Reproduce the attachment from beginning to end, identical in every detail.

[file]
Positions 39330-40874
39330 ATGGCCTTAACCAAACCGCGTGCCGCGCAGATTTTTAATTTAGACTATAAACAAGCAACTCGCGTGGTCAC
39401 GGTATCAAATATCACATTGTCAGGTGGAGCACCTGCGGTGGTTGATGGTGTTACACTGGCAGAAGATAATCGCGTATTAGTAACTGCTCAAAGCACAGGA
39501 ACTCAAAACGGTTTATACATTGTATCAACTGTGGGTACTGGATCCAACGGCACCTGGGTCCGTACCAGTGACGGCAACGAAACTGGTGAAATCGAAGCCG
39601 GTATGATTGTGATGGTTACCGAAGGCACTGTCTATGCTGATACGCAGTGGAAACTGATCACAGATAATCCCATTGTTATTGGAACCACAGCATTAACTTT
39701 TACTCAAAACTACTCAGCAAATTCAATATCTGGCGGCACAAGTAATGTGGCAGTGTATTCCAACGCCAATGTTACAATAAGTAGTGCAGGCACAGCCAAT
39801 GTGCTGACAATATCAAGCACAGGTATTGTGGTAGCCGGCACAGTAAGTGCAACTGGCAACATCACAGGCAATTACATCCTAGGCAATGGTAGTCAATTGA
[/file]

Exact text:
Positions 39330-40874
39330 ATGGCCTTAACCAAACCGCGTGCCGCGCAGATTTTTAATTTAGACTATAAACAAGCAACTCGCGTGGTCAC
39401 GGTATCAAATATCACATTGTCAGGTGGAGCACCTGCGGTGGTTGATGGTGTTACACTGGCAGAAGATAATCGCGTATTAGTAACTGCTCAAAGCACAGGA
39501 ACTCAAAACGGTTTATACATTGTATCAACTGTGGGTACTGGATCCAACGGCACCTGGGTCCGTACCAGTGACGGCAACGAAACTGGTGAAATCGAAGCCG
39601 GTATGATTGTGATGGTTACCGAAGGCACTGTCTATGCTGATACGCAGTGGAAACTGATCACAGATAATCCCATTGTTATTGGAACCACAGCATTAACTTT
39701 TACTCAAAACTACTCAGCAAATTCAATATCTGGCGGCACAAGTAATGTGGCAGTGTATTCCAACGCCAATGTTACAATAAGTAGTGCAGGCACAGCCAAT
39801 GTGCTGACAATATCAAGCACAGGTATTGTGGTAGCCGGCACAGTAAGTGCAACTGGCAACATCACAGGCAATTACATCCTAGGCAATGGTAGTCAATTGA